We ate.  We ate like pigs, in fact, and I think the only thing that saved me from rolling home is the fact that we also walked and walked and walked.  Our hotel in the Latin Quarter was a half an hour walk away from the Palais de Congres where the conference was held, and we walked all over the rest of the city - to the McCord Museum (also recommended by greenmtngrl), which had a particularly stellar exhibit on oil (the kind that comes out of the ground) and the cultures that spring up around both its use and the results of its use; to the Cathedral; to the river; and back around again.  We went out to the Botanical Gardens, which were fabulous.  We visited the Insectarium there (where I held a stick bug the size of my hand), and the greenhouses, where we saw flowers that I've tried to grow here, but which seemed much happier there.
And where we were also assaulted by squirrels.  I begin to understand why The Yarn Harlot writes so fearfully of Canadian squirrels, in fact.  I kid you not when I tell you that these squirrels not only approached us when we were standing still (I have seen that before), but they also quite literally chased us when we walked away, coming within inches of our heels without backing off.  As we were alone in that part of the garden at the time, we became rather nervous of being conked on the heads and stashed away in trees like nuts.  However, we escaped, noggins intact.

Quebec was equally wonderful, although even colder.  It didn't once get above -2C when we were there, which I am assured is cold, even for people who aren't from Southern California.  Younger Daughter was extremely grateful for the many handknits I'd schlepped along with us.

She pretty much walked around huddled up like that the whole time.  But look at that sun!  It was like that right up until the morning that we left, when it snowed.  The sun meant that the views of the city were stunningly clear and beautiful.
There's the Chateau Frontenac, which we didn't get to visit on the inside.  That picture is taken from the Citadelle (home of the only francophone military unit in Canada), which we did get to visit.
Doesn't it look French?  The whole city felt like being in France.
And we saw all of the old city - we even circumnavigated the ramparts (I told you we walked a lot).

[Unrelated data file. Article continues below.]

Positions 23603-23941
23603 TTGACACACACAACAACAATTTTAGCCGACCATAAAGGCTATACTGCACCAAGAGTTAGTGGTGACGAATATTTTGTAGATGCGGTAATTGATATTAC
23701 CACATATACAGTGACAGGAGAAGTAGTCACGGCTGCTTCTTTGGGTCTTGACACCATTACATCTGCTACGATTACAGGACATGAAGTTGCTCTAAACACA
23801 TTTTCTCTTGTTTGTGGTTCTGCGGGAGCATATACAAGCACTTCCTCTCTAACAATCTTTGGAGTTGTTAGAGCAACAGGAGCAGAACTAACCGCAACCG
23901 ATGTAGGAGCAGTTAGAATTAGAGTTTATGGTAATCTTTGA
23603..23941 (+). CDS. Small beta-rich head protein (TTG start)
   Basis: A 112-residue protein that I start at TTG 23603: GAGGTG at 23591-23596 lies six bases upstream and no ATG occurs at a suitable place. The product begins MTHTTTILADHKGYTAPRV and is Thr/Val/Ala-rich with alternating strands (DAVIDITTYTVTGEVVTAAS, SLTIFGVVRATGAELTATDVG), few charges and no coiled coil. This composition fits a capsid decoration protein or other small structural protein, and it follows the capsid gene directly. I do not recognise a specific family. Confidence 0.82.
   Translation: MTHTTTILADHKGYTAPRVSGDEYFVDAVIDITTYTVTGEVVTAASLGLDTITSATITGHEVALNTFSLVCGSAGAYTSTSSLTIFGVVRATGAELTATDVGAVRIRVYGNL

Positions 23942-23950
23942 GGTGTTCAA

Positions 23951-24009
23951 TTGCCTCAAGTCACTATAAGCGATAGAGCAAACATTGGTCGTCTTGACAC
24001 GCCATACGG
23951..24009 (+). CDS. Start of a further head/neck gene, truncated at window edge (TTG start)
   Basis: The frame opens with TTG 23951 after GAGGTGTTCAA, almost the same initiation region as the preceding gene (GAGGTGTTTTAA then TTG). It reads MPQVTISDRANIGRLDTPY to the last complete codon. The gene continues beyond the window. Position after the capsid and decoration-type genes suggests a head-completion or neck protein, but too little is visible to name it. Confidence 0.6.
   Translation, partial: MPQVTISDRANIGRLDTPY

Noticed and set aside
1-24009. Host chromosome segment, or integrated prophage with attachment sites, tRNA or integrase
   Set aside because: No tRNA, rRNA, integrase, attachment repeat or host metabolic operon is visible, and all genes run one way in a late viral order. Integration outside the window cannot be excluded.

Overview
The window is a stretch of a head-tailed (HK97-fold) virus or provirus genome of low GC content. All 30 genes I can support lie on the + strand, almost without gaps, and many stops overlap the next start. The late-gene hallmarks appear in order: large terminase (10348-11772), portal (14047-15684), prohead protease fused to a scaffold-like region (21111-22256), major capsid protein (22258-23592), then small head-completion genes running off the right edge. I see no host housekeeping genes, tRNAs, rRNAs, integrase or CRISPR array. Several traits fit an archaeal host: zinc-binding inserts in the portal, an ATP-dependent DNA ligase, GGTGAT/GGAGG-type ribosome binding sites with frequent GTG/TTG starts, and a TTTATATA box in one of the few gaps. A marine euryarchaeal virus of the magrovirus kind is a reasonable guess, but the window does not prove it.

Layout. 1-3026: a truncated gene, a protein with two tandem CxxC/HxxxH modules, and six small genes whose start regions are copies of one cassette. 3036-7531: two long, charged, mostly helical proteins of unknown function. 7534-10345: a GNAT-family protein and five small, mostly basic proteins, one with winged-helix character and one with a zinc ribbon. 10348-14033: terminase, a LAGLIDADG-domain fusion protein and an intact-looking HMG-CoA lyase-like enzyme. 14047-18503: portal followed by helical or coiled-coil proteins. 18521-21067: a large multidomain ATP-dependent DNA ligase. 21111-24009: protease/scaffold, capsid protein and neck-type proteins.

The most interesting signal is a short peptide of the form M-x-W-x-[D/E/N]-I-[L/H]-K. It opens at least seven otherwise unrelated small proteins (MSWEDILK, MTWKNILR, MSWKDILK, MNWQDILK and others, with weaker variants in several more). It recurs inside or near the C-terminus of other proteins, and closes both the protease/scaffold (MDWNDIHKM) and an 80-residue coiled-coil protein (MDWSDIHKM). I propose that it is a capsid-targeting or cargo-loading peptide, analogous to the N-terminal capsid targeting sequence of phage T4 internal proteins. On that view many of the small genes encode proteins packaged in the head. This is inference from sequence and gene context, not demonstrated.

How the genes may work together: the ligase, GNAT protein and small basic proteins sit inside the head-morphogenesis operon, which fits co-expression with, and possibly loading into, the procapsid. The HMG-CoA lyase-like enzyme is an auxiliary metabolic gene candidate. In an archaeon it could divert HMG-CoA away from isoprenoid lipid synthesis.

There was so much to love that I almost hesitate to mention the two flies in the ointment.  The first was small, all things considered - we didn't make it to a single yarn store.  (I know!  How wrong is that?)  The second was something that surprised me, actually, given the many ways in which Canada is a stronger advocate for her First Nations peoples than we are here in the United States.  That said, though, I was surprised by the handling of the many museum exhibits that we saw which dealt with the founding of Montreal and Quebec City, and with the relationships between the settlers and the indigenous people of the area.  In every exhibit we saw, the "good Indian"/"bad Indian" narrative was alive and well.  You know the one (we have it here, most definitely; I see it in exhibits at missions up and down California, and it makes me frothing-at-the-mouth mad every time).  It's the collective narrative that says that the European explorers engaged in fair and friendly encounters with the "good Indians", who immediately converted to Christianity and labored alongside the settlers in an egalitarian society where everyone was equally invested in the long-term success of white Europeans as they settled in their new homes.  And the "bad Indians" kept launching unprovoked attacks on the settlers and their new friends.  I am almost quoting, actually, from one exhibit that we saw (especially the bit about laboring alongside and unprovoked attacks).  Given the otherwise tremendously high quality of the curation of the other exhibits that we saw (including an amazing exhibit on Indian - as in the subcontinent of - culture; the contrast was stark), it was surprising how uncritical the presentation of these founding narratives was.  And, as a person who has spent nearly her entire adult and professional life working with Native Californians and educating college students about the problems with uncritically presented narratives like these, I couldn't help but feel frustrated every time I saw it.  (Younger Daughter heard many an earful, poor kid.)